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Parent Kim Jastremski, who invited Opt Out CNY to the village at the request of "a group of teacher," tells the school board last week about an "atmosphere of fear" at Cooperstown Elementary.  (Jim Kevlin/
Parent Kim Jastremski, who invited Opt Out CNY to the village at the request of “a group of teacher,” tells the school board last week about an “atmosphere of fear” at Cooperstown Elementary. (Jim Kevlin/

Parents Warn School Board About Atmosphere Of Fear

A concerned parents listens to Jamie and Jessica McNair of Opt Out CNY Sunday in Village Hall.
A concerned parent listens to Jamie and Jessica McNair of Opt Out CNY at a Sunday forum in Village Hall.

COOPERSTOWN – Last year, only six families with nine children in all declined to take the state’s Common Core exams in the Cooperstown Central School District.

But if the Cooperstown Central School District had mostly avoided protests about the testing-focused regimen, that abruptly and dramatically changed in the past few days.

On Wednesday, March 4, more than 100 parents and teachers packed the school board meeting in the junior/high school library, where parent Kim Jastremski warned of a “climate of fear” in Cooperstown Elementary, with teachers “afraid to speak the truth about the Common Core to the board.”

Part of her concern, Jastremski said, was the PTA’s decision to withdraw its endorsement of a program she had organized Sunday, March 8, in Village Board for Opt Out CNY to address parents and teachers about how Governor Cuomo plans to use the Common Core to fire failing teachers and close failing schools.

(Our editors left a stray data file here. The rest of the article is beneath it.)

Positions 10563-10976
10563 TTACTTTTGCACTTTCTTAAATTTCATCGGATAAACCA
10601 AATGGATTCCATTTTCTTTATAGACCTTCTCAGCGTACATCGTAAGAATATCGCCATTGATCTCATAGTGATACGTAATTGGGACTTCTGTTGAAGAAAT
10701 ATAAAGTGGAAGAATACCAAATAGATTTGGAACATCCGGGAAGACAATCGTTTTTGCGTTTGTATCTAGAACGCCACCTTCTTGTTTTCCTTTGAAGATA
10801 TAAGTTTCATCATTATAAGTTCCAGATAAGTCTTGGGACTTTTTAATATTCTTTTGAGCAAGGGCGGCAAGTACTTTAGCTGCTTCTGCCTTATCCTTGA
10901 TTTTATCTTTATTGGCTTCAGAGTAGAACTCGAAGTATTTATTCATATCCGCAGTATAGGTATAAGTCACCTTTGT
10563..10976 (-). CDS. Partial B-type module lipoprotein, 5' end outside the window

Sunday, New Hartford teachers Jamie and Jessica McNair, representing Opt Out, spoke to a crowd of 70 in the Village Board’s meeting room, urging parents to refuse to allow their children to take Common Core tests next month. “If you deny them access to the test scores,” said Jamie McNair, former five-year president of the New Hartford NYSUT chapter, “the whole thing falls apart.”




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Putting the Community Back Into the Newspaper

Now through July 31st, new or lapsed annual subscribers to the hard copy “Freeman’s Journal” (which also includes unlimited access to, or electronically to, can also give back to one of their favorite Otsego County charitable organizations.

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